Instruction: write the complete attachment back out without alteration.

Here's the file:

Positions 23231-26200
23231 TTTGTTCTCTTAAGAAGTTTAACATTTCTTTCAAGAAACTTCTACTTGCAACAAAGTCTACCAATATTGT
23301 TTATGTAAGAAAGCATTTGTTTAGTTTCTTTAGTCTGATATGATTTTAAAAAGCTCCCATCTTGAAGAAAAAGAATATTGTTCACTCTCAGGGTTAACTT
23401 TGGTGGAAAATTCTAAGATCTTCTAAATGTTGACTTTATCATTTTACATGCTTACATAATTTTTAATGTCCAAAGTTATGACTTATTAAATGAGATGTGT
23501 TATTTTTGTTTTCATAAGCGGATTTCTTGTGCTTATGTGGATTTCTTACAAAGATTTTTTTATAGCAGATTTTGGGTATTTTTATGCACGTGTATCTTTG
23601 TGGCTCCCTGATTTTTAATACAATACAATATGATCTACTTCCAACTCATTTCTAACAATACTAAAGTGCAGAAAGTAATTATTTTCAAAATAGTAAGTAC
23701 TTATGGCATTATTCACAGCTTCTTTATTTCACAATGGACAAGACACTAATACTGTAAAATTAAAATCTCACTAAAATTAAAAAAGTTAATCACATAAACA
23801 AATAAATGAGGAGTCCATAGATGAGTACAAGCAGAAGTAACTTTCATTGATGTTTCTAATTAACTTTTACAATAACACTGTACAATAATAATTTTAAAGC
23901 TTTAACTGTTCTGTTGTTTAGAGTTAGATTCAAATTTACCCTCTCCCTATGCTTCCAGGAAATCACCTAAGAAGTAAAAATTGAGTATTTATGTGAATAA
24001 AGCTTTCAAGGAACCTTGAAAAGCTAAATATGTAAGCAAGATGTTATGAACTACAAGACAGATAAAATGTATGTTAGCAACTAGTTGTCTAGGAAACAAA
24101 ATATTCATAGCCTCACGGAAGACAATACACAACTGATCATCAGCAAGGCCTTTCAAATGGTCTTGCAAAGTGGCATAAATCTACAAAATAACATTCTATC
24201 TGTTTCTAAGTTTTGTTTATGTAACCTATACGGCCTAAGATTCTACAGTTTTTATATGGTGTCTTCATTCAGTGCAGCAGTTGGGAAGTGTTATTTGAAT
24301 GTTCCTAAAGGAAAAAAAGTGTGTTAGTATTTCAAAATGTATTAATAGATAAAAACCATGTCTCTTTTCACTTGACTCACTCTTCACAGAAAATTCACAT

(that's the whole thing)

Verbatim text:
Positions 23231-26200
23231 TTTGTTCTCTTAAGAAGTTTAACATTTCTTTCAAGAAACTTCTACTTGCAACAAAGTCTACCAATATTGT
23301 TTATGTAAGAAAGCATTTGTTTAGTTTCTTTAGTCTGATATGATTTTAAAAAGCTCCCATCTTGAAGAAAAAGAATATTGTTCACTCTCAGGGTTAACTT
23401 TGGTGGAAAATTCTAAGATCTTCTAAATGTTGACTTTATCATTTTACATGCTTACATAATTTTTAATGTCCAAAGTTATGACTTATTAAATGAGATGTGT
23501 TATTTTTGTTTTCATAAGCGGATTTCTTGTGCTTATGTGGATTTCTTACAAAGATTTTTTTATAGCAGATTTTGGGTATTTTTATGCACGTGTATCTTTG
23601 TGGCTCCCTGATTTTTAATACAATACAATATGATCTACTTCCAACTCATTTCTAACAATACTAAAGTGCAGAAAGTAATTATTTTCAAAATAGTAAGTAC
23701 TTATGGCATTATTCACAGCTTCTTTATTTCACAATGGACAAGACACTAATACTGTAAAATTAAAATCTCACTAAAATTAAAAAAGTTAATCACATAAACA
23801 AATAAATGAGGAGTCCATAGATGAGTACAAGCAGAAGTAACTTTCATTGATGTTTCTAATTAACTTTTACAATAACACTGTACAATAATAATTTTAAAGC
23901 TTTAACTGTTCTGTTGTTTAGAGTTAGATTCAAATTTACCCTCTCCCTATGCTTCCAGGAAATCACCTAAGAAGTAAAAATTGAGTATTTATGTGAATAA
24001 AGCTTTCAAGGAACCTTGAAAAGCTAAATATGTAAGCAAGATGTTATGAACTACAAGACAGATAAAATGTATGTTAGCAACTAGTTGTCTAGGAAACAAA
24101 ATATTCATAGCCTCACGGAAGACAATACACAACTGATCATCAGCAAGGCCTTTCAAATGGTCTTGCAAAGTGGCATAAATCTACAAAATAACATTCTATC
24201 TGTTTCTAAGTTTTGTTTATGTAACCTATACGGCCTAAGATTCTACAGTTTTTATATGGTGTCTTCATTCAGTGCAGCAGTTGGGAAGTGTTATTTGAAT
24301 GTTCCTAAAGGAAAAAAAGTGTGTTAGTATTTCAAAATGTATTAATAGATAAAAACCATGTCTCTTTTCACTTGACTCACTCTTCACAGAAAATTCACAT